- Mesh satellite: The MR2200ac can work either as a router or a satellite hub in a Synology mesh. The RT2600ac can only work as a router.
- Quad-core CPU: The MR2200ac runs a quad-core CPU while the RT2600ac uses an older dual-core model. Among other things, the MR2200ac has much faster USB-connected NAS performance when hosting an external drive. More on this below.
All things considered though, the part where the RT2600ac is better than the MR2200ac is more significant than the area it’s not. If you’re looking for a standalone router, it sure is a much better pick.
The RT2600ac has the same set of settings and add-on apps as the MR2200ac, plus Threat Protection. At first, this app seems redundant considering the availability of the Safe Access app, which takes care of both Parental Controls and online protection.
However, Threat Protection is much more advanced. With Safe Access, you can turn on or off the online protection, and that’s it! Threat Protection, on the other hand, gives you a lot more information and options to protect your network.
For example, not only you can find out how many times your network under threats in a given period, you can even pinpoint where the attacks come from, based on their WAN IP addresses. If you’re into that kind details, you’ll love this new app.
By the way, if you choose to use this app, make sure you use a fast SD card (or portable drive) of decent capacity. The app itself needs some 4GB of storage space to work correctly.
Synology RT2600ac’s detail photos
Synology RT2600ac: Solid Wi-Fi performance
The RT2600ac did well in my testing. It’s not as fast as some new routers I’ve reviewed recently but still plenty fast.
Note: For the sake of consistency, I tested the RT2600ac with the 3×3 client I’ve used for the rest of the routers. I’m in the process of getting a 4×4 client and will update the review when I get a chance to retest it.
On the 5GHz band, the router average more than 660 megabits per second at a close range of fewer than 10 feet (3m). When I move the client to 40 feet (13m), it now still registered almost 500Mbps.
On the 2.4GHz the router did even better with speeds fast enough to deliver even a fast broadband connection in full.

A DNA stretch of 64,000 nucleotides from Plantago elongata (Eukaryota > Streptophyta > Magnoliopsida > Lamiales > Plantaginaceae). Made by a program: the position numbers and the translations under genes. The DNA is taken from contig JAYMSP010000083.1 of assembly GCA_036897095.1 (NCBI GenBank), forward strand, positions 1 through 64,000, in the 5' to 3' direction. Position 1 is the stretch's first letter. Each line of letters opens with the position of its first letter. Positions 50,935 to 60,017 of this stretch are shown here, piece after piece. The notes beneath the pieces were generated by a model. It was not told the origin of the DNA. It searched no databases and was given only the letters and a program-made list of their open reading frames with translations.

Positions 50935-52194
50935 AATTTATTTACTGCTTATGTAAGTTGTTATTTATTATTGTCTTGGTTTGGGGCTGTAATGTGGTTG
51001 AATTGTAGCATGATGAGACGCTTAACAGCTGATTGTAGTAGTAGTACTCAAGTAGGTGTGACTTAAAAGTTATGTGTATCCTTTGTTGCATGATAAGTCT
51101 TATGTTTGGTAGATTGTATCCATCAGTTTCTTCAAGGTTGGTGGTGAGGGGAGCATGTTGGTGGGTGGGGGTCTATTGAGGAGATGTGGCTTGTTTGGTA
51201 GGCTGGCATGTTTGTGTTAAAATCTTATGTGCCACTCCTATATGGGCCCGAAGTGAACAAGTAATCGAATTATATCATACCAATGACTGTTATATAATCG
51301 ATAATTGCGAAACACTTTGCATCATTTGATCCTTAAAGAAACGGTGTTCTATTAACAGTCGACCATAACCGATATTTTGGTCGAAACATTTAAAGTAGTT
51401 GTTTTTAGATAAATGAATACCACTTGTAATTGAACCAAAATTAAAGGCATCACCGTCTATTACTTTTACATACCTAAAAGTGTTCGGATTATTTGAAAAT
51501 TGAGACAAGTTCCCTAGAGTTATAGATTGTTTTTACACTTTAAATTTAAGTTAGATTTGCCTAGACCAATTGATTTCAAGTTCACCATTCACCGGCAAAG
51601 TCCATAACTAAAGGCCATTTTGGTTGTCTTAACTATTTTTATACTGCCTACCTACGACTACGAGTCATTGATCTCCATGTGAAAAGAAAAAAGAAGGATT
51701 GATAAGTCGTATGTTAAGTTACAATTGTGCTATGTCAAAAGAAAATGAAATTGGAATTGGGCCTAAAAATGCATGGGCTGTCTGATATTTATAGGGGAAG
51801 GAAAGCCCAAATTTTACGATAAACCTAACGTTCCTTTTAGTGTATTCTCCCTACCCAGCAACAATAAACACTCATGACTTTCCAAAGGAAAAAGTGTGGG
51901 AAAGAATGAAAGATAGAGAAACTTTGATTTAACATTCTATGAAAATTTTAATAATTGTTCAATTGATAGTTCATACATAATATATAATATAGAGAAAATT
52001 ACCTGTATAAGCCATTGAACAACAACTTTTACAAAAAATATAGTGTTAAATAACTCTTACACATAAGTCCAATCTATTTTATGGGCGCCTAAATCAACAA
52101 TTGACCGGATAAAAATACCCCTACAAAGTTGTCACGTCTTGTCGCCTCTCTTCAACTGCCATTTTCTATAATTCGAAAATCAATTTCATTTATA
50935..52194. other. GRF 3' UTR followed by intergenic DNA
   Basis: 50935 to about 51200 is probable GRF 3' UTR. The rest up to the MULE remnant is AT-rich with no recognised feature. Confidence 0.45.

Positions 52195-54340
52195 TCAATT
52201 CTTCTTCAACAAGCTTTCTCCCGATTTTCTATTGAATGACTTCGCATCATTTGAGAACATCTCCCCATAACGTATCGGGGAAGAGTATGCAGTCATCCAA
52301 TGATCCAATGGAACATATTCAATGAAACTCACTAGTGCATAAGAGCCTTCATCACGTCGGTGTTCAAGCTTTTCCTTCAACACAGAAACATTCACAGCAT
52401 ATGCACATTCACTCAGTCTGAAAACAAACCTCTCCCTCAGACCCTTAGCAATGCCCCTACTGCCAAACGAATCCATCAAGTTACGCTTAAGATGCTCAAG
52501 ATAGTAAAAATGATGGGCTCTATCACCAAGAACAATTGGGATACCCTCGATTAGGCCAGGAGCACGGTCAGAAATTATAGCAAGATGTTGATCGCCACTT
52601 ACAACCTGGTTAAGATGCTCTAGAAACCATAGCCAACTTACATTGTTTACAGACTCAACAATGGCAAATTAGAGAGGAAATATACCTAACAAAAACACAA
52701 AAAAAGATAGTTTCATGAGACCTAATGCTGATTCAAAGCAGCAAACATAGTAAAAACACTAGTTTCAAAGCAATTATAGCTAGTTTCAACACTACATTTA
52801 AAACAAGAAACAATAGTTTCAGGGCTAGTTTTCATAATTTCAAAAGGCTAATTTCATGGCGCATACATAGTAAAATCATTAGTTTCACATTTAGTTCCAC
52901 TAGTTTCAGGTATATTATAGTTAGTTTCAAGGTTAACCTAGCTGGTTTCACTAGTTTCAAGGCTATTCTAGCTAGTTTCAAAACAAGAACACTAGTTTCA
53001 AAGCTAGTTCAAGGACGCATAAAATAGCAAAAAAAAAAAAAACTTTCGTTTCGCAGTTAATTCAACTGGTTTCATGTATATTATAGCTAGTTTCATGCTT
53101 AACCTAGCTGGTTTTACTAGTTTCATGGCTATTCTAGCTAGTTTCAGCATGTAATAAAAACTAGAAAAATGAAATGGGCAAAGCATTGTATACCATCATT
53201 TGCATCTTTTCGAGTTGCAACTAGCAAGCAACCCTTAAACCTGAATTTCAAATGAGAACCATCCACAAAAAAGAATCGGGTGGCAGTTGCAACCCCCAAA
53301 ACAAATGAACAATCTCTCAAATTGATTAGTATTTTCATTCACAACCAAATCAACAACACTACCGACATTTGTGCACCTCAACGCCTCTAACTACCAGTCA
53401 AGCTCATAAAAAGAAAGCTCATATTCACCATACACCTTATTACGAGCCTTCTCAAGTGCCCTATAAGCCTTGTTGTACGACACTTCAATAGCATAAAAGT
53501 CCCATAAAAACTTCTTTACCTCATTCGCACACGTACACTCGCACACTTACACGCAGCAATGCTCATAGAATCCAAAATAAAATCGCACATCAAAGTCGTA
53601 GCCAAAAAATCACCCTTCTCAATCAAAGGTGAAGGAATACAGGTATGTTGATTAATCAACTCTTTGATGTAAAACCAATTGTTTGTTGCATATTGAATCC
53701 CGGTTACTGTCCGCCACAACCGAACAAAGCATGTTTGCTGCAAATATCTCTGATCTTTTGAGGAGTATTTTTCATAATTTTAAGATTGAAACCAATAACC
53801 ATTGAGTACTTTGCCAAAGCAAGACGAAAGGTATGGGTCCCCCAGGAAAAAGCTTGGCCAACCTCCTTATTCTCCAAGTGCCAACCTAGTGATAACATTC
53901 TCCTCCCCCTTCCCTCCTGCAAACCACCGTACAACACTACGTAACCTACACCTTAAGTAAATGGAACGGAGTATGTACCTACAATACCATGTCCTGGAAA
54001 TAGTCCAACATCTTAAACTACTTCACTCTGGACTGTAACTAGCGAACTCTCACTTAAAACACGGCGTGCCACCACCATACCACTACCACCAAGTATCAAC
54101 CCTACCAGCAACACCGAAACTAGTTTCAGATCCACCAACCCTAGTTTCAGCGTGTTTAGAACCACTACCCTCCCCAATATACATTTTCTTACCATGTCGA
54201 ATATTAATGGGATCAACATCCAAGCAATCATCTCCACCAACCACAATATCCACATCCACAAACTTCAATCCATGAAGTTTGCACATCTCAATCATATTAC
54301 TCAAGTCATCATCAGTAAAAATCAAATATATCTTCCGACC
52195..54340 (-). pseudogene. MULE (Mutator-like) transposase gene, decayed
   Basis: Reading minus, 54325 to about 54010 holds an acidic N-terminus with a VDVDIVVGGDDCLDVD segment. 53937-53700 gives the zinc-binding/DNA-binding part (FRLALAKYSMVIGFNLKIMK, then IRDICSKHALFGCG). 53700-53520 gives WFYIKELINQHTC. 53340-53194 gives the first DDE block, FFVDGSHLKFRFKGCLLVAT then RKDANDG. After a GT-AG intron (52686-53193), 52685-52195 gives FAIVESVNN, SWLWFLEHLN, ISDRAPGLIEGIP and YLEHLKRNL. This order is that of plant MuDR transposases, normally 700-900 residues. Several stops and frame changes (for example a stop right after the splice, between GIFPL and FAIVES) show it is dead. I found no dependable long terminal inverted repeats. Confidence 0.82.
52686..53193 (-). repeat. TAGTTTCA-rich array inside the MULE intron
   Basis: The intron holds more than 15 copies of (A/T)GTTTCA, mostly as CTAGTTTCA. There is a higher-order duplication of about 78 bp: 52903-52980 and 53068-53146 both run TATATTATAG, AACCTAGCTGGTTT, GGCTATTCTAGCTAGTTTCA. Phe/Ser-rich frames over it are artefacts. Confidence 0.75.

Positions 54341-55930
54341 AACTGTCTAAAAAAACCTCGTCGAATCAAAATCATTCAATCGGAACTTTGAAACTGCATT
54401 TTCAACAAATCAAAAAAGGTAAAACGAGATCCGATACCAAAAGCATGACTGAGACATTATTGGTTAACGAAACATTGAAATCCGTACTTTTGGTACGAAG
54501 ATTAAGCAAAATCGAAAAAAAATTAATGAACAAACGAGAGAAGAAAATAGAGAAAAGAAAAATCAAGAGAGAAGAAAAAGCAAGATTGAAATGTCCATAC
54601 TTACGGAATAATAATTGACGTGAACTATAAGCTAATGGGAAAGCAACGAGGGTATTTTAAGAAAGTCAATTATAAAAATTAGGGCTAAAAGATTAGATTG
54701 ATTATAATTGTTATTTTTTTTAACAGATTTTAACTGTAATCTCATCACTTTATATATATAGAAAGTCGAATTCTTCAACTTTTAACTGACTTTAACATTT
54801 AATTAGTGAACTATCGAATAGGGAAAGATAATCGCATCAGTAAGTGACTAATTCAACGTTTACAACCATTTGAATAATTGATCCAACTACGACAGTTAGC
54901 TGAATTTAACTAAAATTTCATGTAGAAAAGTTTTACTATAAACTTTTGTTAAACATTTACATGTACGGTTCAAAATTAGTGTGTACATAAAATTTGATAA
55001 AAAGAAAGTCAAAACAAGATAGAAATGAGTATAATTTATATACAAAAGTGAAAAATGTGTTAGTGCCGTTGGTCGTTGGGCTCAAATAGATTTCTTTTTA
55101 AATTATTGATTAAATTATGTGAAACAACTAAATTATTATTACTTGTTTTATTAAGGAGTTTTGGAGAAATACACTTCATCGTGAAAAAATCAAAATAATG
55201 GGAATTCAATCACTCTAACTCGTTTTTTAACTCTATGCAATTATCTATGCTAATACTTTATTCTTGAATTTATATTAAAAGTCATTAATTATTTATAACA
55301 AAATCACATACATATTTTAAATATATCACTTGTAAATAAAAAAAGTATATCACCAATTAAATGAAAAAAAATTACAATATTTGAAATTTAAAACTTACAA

As for coverage, by itself, the RT2600ac is slightly better than the MR2200ac. I found that, when placed in the middle, it can cover an average home of some 2000 ft² (186 m²) with reliable Wi-Fi to every corner. This coverage, of course, varies depending on the number of walls and furniture, but overall, this router has excellent Wi-Fi coverage.
It’s also reliable. I stressed it for three days in a row with continuous heavy usage, and it didn’t disconnect once.
Middling NAS speeds
Unlike its Wi-Fi, the router’s NAS performance, when hosting an external storage device, was somewhat disappointing. I tested it with Samsung Portable SSD T5, and via a Gigabit connection, it averaged just around 35 megabytes per second for reading and 33 MB/s for writing.
These numbers are not enough to deliver the vast amount of NAS features the router has to offer. For comparison, the MR2200ac’s NAS performance was some 70 percent faster in my testing.
That said, if you use the RT2600ac, either as a standalone router or one in a Synology mesh, you better get a dedicated NAS server, like the DS218+ or the DS1618+, if you seriously want network storage.
The RT2600ac router is far from perfect. But that’s to be expected. It’s an old device. What’s important is with updated firmware it’s now much better than what it was when first released.
Indeed, with a vast amount of useful features, a state-of-the-art interface, reliable performance, and most importantly, the ability to host a robust Synology mesh, the RT2600ac ranks among the best routers you can get.
After almost two years, the RT2600ac now remains Synology’s flagship router, and will likely be relevant for years to come.